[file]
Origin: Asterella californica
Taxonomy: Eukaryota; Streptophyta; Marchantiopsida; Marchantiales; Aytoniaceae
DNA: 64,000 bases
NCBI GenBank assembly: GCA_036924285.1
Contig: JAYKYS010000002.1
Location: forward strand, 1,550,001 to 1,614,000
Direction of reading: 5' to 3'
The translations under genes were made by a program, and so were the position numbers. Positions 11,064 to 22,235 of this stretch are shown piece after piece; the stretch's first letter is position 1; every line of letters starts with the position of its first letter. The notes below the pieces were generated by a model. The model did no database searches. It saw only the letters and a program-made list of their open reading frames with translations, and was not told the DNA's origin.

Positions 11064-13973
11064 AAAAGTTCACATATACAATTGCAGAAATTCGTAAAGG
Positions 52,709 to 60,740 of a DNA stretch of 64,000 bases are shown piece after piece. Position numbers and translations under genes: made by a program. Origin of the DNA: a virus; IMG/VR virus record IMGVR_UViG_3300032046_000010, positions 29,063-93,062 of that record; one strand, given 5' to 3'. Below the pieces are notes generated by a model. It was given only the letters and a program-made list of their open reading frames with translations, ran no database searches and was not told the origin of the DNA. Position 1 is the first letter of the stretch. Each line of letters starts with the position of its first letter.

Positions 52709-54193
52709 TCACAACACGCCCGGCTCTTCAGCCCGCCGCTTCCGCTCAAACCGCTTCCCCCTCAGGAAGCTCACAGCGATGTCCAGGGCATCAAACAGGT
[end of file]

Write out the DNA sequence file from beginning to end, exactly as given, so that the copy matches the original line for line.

Origin: Asterella californica
Taxonomy: Eukaryota; Streptophyta; Marchantiopsida; Marchantiales; Aytoniaceae
DNA: 64,000 bases
NCBI GenBank assembly: GCA_036924285.1
Contig: JAYKYS010000002.1
Location: forward strand, 1,550,001 to 1,614,000
Direction of reading: 5' to 3'
The translations under genes were made by a program, and so were the position numbers. Positions 11,064 to 22,235 of this stretch are shown piece after piece; the stretch's first letter is position 1; every line of letters starts with the position of its first letter. The notes below the pieces were generated by a model. The model did no database searches. It saw only the letters and a program-made list of their open reading frames with translations, and was not told the DNA's origin.

Positions 11064-13973
11064 AAAAGTTCACATATACAATTGCAGAAATTCGTAAAGG
Positions 52,709 to 60,740 of a DNA stretch of 64,000 bases are shown piece after piece. Position numbers and translations under genes: made by a program. Origin of the DNA: a virus; IMG/VR virus record IMGVR_UViG_3300032046_000010, positions 29,063-93,062 of that record; one strand, given 5' to 3'. Below the pieces are notes generated by a model. It was given only the letters and a program-made list of their open reading frames with translations, ran no database searches and was not told the origin of the DNA. Position 1 is the first letter of the stretch. Each line of letters starts with the position of its first letter.

Positions 52709-54193
52709 TCACAACACGCCCGGCTCTTCAGCCCGCCGCTTCCGCTCAAACCGCTTCCCCCTCAGGAAGCTCACAGCGATGTCCAGGGCATCAAACAGGT